The Song of Hiawatha (1986)
Thomas C. duffy
This piece is based on two verses from the epic poem of the same name by Henry Wadsworth Longfellow. It speaks of the native Americans, a people in touch with the elements, with great respect for nature. The music aspires to capture that moment at dusk when the last rays of sunlight shimmer on the water and the first of thousands of points of light from fireflies appears in the bushes.
By the shores of Gitchee Gumee,
By the shining Big Sea Water,
Stood the wigwam of Nokomis,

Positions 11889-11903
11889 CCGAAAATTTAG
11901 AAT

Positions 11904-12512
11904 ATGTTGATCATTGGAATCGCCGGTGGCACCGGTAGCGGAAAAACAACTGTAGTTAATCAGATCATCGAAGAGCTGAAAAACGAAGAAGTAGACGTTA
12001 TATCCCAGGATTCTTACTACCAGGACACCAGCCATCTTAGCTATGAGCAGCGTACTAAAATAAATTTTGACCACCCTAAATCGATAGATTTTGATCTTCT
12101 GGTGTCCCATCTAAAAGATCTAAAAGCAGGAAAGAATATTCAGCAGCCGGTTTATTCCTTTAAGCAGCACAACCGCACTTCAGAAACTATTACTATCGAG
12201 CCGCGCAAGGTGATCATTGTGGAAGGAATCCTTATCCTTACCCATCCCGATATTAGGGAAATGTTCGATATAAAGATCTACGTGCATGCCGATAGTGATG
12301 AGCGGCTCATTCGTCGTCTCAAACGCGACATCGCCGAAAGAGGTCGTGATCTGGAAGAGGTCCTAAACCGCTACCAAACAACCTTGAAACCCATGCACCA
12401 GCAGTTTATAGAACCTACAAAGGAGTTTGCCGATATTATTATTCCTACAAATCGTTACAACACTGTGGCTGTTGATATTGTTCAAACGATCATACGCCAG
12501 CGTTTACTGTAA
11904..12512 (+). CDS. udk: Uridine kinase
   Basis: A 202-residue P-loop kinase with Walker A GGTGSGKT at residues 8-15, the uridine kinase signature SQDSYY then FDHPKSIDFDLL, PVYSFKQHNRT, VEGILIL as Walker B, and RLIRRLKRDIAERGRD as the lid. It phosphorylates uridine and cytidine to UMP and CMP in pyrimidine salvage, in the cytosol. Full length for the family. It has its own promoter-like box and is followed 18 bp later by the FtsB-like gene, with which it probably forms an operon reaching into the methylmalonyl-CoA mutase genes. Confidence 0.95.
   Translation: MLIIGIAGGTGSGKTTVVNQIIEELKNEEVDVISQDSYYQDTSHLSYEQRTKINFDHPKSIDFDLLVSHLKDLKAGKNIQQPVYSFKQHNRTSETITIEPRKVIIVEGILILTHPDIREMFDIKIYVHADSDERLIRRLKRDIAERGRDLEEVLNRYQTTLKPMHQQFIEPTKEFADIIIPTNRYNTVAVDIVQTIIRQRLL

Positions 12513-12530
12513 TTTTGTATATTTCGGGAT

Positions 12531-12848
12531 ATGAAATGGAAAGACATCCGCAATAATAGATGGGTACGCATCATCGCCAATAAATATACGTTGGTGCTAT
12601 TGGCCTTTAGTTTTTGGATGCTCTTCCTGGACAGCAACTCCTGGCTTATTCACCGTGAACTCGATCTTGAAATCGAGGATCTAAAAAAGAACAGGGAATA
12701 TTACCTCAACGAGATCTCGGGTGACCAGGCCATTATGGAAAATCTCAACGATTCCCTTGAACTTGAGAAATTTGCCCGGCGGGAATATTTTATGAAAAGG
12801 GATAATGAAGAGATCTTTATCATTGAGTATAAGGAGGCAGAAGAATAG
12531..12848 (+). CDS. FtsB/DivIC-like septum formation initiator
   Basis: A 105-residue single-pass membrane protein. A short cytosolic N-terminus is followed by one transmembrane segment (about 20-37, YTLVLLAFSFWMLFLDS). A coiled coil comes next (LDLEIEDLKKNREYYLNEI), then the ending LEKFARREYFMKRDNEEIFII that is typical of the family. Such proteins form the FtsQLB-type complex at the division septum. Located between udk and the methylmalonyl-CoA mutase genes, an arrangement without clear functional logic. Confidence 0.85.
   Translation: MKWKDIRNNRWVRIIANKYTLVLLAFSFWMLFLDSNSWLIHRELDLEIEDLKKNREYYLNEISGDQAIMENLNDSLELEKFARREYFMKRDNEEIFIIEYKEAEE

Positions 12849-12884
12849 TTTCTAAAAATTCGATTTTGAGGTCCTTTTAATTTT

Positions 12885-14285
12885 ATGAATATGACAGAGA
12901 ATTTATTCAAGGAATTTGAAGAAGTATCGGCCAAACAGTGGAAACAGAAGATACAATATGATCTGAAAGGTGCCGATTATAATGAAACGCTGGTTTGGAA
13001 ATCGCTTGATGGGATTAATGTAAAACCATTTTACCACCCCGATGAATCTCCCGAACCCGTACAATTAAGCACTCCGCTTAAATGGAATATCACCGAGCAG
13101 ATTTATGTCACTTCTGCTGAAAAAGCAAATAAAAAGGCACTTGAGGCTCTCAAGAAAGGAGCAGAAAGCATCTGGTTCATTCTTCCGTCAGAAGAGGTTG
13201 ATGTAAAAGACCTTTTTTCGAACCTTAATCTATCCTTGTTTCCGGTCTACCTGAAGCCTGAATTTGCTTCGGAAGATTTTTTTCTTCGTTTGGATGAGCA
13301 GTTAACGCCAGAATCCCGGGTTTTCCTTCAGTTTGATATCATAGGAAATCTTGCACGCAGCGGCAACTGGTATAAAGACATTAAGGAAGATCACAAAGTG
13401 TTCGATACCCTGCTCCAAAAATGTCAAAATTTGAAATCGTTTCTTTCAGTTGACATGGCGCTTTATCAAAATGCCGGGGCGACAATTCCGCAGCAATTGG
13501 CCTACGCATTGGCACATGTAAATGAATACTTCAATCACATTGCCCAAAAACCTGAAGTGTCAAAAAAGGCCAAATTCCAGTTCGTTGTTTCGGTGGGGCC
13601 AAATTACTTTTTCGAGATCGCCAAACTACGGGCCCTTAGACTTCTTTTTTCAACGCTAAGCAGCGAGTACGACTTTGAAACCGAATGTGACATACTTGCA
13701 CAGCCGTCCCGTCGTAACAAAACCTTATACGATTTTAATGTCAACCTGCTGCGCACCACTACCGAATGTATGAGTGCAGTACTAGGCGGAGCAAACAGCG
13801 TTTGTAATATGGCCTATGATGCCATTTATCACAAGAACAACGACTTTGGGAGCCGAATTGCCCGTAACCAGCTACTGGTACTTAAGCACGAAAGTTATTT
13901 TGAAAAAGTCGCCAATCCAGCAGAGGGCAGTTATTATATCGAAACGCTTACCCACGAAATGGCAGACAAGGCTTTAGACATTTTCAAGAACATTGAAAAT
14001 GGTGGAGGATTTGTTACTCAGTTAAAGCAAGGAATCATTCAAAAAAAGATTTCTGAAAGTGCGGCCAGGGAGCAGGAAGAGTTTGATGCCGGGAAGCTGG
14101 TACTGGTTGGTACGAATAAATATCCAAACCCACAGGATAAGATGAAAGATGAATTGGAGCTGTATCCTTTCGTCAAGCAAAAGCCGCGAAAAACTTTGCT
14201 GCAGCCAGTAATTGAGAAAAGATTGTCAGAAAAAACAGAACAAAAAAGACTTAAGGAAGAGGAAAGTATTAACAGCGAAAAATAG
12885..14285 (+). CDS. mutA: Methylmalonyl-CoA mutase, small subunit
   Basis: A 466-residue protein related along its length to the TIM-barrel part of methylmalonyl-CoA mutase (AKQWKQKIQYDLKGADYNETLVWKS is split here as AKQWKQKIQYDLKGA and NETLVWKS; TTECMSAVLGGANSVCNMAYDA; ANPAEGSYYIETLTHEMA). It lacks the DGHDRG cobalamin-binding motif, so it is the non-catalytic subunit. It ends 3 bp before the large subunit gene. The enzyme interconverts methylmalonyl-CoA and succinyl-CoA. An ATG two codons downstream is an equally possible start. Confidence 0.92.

Daughter of the Moon, Nokomis
Dark before it rose the forest,
Rose the black and gloomy pine trees,
Rose the firs with cones upon them;
Bright before it beat the water,
Beat the clear and sunny water,
Beat the shining Big Sea Water.
Saw the fire fly, Wah-way-tay-see,
Flitting through the dusk of evening,
With the twinkle of its candle,
Lighting up the brakes and bushes,
And he sang the song of children,
Sang the song Nokomis taught him;
Wah-way-tay-see, little fire fly,
Little flitting white-fire insect,
Little dancing white-fire creature,
Light me with your little candle.
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